Collector - May 2017 - 52
Put It In Writing?
What to do when a consumer tells you to stop calling.
By Andrew Pavlik
icture this: You're talking on the
phone with a consumer about her
debt when she suddenly says, "I'm
not paying this debt. Stop calling me." What
are your obligations? Are debt collectors
obliged to cease all communications with
the consumer in these instances? Should
they merely stop making calls, or can they
ignore such requests altogether?
CONSULTING THE STATUTE
Under Section 805(c) of the Fair Debt
Collection Practices Act, a debt collector
must cease communications with a
consumer if the consumer sends a written
notice stating the consumer "refuses to pay
a debt or that the consumer wishes the debt
collector to cease further communication
with the consumer." Based on the plain
wording of the statute, a consumer's oral
request to stop calling or oral refusal to pay
would not trigger a debt collector's duty
under this section to refrain from further
communications with the consumer.
But wait, that's not the end of the story.
While the protections of Section 805(c)
are only triggered by a consumer's written
notice, we must also consider other sections
of the act. Take, for example, Section 805(a)
(1), which states that a debt collector must
refrain from communications "at any
unusual time or place or a time or place
known or which should be known to be
inconvenient to the consumer."
Notice that this section does not include
a writing requirement. So once consumers
put you on notice that they don't want phone
calls, arguably Section 805(a)(1) may require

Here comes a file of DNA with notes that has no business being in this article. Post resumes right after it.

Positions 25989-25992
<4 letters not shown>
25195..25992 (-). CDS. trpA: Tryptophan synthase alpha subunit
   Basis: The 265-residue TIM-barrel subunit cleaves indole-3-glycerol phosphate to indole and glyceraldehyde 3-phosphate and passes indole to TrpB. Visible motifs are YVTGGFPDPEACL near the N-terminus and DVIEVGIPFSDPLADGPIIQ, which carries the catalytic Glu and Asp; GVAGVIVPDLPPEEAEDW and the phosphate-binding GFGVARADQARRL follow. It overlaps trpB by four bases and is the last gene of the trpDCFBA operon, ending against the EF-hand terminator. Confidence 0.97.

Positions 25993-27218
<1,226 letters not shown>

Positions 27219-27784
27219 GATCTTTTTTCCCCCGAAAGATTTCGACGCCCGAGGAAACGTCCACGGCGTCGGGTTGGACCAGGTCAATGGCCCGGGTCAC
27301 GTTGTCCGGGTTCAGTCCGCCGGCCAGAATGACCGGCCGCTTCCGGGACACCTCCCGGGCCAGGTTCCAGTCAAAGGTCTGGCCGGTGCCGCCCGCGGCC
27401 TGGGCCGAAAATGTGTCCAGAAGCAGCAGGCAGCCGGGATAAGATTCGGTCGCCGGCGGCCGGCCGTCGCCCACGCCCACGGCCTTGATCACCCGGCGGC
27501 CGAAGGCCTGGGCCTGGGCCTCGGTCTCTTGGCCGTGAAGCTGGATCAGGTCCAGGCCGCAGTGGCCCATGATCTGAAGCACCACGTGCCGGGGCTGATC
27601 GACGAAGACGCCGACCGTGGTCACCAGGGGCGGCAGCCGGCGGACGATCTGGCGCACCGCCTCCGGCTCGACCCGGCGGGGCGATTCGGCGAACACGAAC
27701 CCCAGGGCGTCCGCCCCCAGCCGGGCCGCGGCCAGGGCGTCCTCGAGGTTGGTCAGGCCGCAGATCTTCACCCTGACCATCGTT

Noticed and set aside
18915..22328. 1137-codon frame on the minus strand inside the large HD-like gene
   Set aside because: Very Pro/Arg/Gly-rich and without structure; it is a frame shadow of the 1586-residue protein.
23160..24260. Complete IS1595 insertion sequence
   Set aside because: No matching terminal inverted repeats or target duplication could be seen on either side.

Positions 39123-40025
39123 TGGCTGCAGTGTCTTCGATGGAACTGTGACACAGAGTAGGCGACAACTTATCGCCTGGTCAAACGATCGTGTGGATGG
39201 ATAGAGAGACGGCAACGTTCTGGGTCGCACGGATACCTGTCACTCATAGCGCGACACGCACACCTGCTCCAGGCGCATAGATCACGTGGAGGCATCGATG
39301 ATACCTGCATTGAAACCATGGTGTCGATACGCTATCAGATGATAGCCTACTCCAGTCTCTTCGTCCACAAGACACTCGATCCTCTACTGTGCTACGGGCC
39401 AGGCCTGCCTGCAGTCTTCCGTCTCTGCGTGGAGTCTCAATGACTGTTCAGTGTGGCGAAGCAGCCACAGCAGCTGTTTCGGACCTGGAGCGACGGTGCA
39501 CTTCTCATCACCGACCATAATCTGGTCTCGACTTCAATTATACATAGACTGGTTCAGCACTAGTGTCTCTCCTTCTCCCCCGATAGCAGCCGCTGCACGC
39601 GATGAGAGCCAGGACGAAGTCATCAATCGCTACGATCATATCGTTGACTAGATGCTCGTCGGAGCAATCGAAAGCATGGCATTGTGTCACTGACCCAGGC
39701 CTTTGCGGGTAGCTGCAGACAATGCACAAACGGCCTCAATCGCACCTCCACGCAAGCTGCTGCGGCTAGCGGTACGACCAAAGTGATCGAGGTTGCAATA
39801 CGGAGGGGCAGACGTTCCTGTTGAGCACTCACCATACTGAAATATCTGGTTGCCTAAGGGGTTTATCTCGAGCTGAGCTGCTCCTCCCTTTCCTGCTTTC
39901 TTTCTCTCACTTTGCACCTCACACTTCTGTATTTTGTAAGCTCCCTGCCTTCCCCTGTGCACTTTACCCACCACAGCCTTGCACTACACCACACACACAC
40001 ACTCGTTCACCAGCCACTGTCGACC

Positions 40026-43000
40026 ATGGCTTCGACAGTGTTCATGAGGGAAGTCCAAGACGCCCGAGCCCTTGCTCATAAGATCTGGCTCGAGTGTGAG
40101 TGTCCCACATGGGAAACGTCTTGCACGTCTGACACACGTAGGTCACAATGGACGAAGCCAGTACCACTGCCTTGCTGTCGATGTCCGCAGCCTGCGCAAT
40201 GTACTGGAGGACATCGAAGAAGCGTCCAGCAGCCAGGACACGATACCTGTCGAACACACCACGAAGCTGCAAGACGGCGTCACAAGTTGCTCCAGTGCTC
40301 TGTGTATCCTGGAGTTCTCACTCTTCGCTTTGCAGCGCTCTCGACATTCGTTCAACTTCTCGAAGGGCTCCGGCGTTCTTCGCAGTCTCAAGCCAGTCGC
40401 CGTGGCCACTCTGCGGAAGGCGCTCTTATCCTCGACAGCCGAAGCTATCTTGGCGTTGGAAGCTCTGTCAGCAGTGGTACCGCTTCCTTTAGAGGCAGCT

you to refrain from making further calls to
Additionally, further calls to the consumer
may lead to claims of harassment. Section
806(5) broadly prohibits "[c]ausing a
telephone to ring or engaging any person
in telephone conversation repeatedly or
continuously with intent to annoy, abuse,
or harass any person at the called number."
Although courts generally look at the totality
of communications and call times and
patterns to determine if the calls resulted in
harassment, courts also consider whether the
consumer requested the calls stop.
Other issues may come into play if
your agency is using an autodialer or a
prerecorded message to place calls to a
cell phone. The Telephone Consumer
Protection Act prohibits any caller from
using an autodialer or prerecorded message
to call a consumer's wireless phone,
unless the caller has the called party's
prior express consent to call the number.
Individuals have the right to revoke such
consent in any reasonable way at any time.
Thus, a consumer's verbal request to stop
calling her wireless phone may amount to
revocation of consent, meaning that future
autodialed calls to that wireless number
may violate the TCPA.
Keeping all these issues in mind, a
collector needs to determine what steps it
will take in response to consumers' verbal
requests, and implement corresponding
policies and procedures. While the FDCPA
only requires that a debt collector cease all
communication based on a written request,
oral requests do have important implications
Andrew Pavlik is ACA International's senior